Probably something like this. They are a classic design, found new and used in many places and inexpensive. I have a half dozen or so of these little guys scattered around the shop so one is only an arms length away. They can be found in boot sales quite often for a few pounds/dollars.
http://www.record-planes.com/record-no- ... ock-plane/
The key is that the tool be sharp and set up properly. If you haven't any experience with that, probably your local luthier or school which teaches wood working or a good traditional cabinet/furniture maker could help you with that. New planes also need a bit of tuning and sharpening right out of the package so you don't gain much by buying new if good used ones can be found.
Hide glue is more traditional and used by many luthiers. As to if it is better than synthetics, that is arguable and luthiers often do argue over this. I use it and fish glue most of the time, partly because I build historical instruments and partly because it suits my work process better than other adhiseves. Hide glue is easy to use but may take some practice and planning if you've not used it before. You have a relatively short working time, compared with Titibond, before it starts to set/gel, so if one is just starting out building instruments and have little experience with using hot hide glue then I don't suggest it.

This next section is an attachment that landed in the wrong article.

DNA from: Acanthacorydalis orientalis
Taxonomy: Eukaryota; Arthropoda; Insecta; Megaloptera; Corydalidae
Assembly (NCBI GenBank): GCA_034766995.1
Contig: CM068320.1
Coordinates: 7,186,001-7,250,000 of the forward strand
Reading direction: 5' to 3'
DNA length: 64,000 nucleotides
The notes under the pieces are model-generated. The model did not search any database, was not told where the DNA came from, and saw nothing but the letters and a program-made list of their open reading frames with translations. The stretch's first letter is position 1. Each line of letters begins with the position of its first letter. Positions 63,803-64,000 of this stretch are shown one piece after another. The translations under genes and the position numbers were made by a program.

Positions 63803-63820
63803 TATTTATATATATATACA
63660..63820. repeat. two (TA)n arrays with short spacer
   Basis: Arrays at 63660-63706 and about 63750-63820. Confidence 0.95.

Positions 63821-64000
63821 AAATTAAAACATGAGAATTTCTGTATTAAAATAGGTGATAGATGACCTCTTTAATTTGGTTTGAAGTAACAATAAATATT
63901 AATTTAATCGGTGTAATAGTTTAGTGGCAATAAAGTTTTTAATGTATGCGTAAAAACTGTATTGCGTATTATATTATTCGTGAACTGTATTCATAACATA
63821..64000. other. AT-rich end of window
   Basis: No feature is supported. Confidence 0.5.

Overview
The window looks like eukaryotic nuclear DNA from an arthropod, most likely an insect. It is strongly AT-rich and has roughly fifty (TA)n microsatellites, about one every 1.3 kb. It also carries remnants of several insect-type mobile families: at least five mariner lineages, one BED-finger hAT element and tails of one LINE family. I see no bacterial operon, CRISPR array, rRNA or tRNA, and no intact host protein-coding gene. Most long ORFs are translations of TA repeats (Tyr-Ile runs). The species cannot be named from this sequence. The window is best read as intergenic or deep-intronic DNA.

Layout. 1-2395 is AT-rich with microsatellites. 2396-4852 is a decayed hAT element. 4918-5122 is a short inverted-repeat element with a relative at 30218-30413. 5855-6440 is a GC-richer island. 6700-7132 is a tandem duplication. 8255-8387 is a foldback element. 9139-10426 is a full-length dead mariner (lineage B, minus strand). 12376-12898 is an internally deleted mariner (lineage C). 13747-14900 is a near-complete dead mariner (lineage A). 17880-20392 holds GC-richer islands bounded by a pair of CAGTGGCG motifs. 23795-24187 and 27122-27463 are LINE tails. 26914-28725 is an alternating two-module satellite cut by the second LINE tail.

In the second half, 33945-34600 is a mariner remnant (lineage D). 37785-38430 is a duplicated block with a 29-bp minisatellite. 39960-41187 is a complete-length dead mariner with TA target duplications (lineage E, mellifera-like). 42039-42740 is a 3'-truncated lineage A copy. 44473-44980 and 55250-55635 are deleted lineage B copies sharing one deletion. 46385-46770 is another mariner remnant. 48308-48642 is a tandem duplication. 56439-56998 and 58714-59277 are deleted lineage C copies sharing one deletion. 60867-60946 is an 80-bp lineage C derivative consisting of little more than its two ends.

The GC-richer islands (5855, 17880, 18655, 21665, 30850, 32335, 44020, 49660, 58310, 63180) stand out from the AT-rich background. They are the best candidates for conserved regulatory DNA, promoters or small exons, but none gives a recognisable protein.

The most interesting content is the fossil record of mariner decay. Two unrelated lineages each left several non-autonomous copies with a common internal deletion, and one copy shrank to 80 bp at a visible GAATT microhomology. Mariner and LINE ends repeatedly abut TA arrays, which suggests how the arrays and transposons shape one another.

IMO Fish glue, a very ancient advesive, is a good alternative which is used by many luthiers for some if not all applications. There are supposedly a few drawbacks with fish glue which you will read about in various discussions, but I've used it for nearly 20 years for many applications and never had any issue what so ever. I've found most arguments against this glue largely unfounded...but that is just my experience.
Since this is your first instrument I'd probably go with the EMS recommendation. Just the Titebond Original, creamy coloured wood glue. The other versions II, III and IV sound good, and they are excellent for the applications they were designed for, but since they are actually more specialized use glues (for example, Titebond lll was designed at the request of wooden boat builders where a waterproof adhesive with a little flex is ideal), they are not appropriate for most musical instrument work.
Just my thoughts, others may have further suggestions...